May 2009

High Resolution Technologies MusicStreamer Digital-to-Analog Converter

If you’re at all like me, you grew up with the LP as your primary format for commercially available music. Other formats have come and gone, including 8-Track tape, cassette tape, DAT, CD, DVD-A & V, SACD, and now Blu-ray. Some were skipped over so fast they were barely blips on the radar, and some lasted a while but eventually fizzled out. Two, CD and DVD-V, are still hanging on while two more, LP and SACD, have become strong niche products. Blu-ray? Well, the jury’s still out on that one.

These days there is a new format climbing steadily up the ranks -- digital downloads. They offer many benefits, such as no physical media to take up precious space in our crowded homes. Downloads also offer the opportunity for music on demand -- if you want to hear it, you visit a website and download it, anytime day or night. No more sorting through stacks of LPs or CDs until you find what you want and then play it with a special player. Plus, you can create play lists to hear only what you want without having to change discs or sit though songs you might not care for. So what’s not to like?

Well, nothing really, unless you’re an old curmudgeon like me. I’ve reached the point in my life where change becomes harder and harder to accept, especially when I’ve spent a lifetime building a music collection that fits both my sonic and financial requirements. Plus, I kind of like my LPs and CDs for the artwork and liner notes. I also like having something tangible to hold and admire. But downloading looks to be the wave of the present and future, what with the cost being lower due to not having to make any sort of disc and its companion artwork, and both high-resolution and multichannel audio either here now or on the horizon.

I already have a laptop packed with music that I’ve ripped from my CDs for my iPod in my iTunes library. Therefore, all I really need is a way to go from the laptop's USB output to the RCA inputs on my preamp. A quick Google search unearthed more suitable devices than I would have thought available. However, most cost more than I would want to spend, at this point in time anyway.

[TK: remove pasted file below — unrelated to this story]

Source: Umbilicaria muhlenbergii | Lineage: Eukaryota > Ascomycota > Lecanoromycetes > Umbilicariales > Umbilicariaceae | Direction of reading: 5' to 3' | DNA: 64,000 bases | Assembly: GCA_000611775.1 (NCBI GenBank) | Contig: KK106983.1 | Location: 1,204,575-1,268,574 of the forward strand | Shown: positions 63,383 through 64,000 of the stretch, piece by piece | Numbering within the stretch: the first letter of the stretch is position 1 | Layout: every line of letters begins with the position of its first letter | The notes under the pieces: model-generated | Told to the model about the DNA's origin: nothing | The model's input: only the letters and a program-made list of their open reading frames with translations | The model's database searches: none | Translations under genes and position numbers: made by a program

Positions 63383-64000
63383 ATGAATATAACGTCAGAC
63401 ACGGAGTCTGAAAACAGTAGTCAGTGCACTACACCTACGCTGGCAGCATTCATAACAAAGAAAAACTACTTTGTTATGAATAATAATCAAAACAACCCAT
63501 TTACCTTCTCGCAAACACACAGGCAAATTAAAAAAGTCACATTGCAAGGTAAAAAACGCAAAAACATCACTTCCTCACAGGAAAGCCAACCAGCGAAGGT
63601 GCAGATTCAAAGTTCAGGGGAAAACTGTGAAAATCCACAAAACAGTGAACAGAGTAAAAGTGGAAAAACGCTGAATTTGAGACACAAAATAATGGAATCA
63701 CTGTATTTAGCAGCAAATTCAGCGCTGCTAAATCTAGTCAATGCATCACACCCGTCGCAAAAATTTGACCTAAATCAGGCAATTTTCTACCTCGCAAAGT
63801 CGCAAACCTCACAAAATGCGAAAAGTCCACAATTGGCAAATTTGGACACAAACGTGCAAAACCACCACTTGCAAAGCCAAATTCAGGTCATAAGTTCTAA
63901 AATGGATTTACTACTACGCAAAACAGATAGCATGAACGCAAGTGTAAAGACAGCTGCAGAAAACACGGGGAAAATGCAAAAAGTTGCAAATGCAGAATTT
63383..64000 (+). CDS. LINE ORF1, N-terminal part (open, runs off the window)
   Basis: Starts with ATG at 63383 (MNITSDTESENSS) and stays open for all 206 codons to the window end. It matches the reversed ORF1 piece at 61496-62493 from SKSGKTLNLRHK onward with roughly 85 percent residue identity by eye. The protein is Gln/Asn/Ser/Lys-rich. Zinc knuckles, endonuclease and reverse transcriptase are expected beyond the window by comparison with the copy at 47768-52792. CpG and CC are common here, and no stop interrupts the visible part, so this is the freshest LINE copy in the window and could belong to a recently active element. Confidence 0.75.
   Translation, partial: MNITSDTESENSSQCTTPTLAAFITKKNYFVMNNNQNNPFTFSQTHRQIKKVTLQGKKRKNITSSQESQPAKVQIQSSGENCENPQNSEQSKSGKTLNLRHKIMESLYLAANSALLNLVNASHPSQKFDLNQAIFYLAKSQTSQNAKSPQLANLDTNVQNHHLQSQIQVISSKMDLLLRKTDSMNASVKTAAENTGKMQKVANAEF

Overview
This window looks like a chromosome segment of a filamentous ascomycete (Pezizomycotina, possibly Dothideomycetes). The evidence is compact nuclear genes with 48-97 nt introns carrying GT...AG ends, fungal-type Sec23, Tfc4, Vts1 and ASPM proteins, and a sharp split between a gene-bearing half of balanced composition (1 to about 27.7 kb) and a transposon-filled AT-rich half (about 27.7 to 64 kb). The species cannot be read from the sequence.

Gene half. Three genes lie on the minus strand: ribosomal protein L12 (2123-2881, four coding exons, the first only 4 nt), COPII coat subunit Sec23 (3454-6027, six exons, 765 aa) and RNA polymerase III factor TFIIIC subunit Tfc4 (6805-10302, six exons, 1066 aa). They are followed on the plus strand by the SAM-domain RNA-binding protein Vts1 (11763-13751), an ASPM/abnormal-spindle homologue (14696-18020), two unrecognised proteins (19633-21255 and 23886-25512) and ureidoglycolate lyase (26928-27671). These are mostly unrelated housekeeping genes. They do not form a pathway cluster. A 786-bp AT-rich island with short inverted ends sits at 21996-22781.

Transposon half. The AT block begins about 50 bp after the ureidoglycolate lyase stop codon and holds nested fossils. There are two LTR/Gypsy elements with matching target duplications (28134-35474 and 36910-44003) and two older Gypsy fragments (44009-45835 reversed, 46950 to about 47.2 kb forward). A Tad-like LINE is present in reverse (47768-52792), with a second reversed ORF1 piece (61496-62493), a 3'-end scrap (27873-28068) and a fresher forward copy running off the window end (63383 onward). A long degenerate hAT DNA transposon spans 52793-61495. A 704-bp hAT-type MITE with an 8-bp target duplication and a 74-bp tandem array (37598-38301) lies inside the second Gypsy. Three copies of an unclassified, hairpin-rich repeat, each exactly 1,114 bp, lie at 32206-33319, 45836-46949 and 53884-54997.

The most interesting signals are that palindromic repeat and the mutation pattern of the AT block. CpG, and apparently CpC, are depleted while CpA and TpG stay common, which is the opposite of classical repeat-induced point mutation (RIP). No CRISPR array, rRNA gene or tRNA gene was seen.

That was the case until I discovered High Resolution Technologies, maker of the MusicStreamer for a miserly $89.95 USD. It has a USB input on one end and a pair of analog outputs on the other. Its biggest selling point, after its low price, is its size: a mere 2 1/8"W x 4 1/8"L x 1 1/4"H. That would make it extremely small and unobtrusive while still possessing the necessary features.

High Resolution Technologies refers to the MusicStreamer as "a high-performance music interface that allows a computer and a home-entertainment system to become perfect partners." The MusicStreamer derives its power from the computer's USB port, so you don’t need an outboard power source. The company claims it "completely regenerates power for all internal circuitry using a sophisticated set of proprietary circuits." An e-mail to High Resolution Technologies was answered by, of all people, Kevin Halverson of Muse Electronics, a company that has been designing well-respected digital players and power amplifiers since 1989. Kevin is the chief technology officer for High Resolution Technologies, so it appears that this company has a fair degree of design sense behind it. His reply indicated that the MusicStreamer uses a Texas Instruments PCM1744 digital-to-analog converter. Texas Instruments makes fine DACs, though this one is on the lower end of the scale to help keep costs down. But its inclusion here demonstrates that Halverson intends for the MusicStreamer to perform far above its modest price.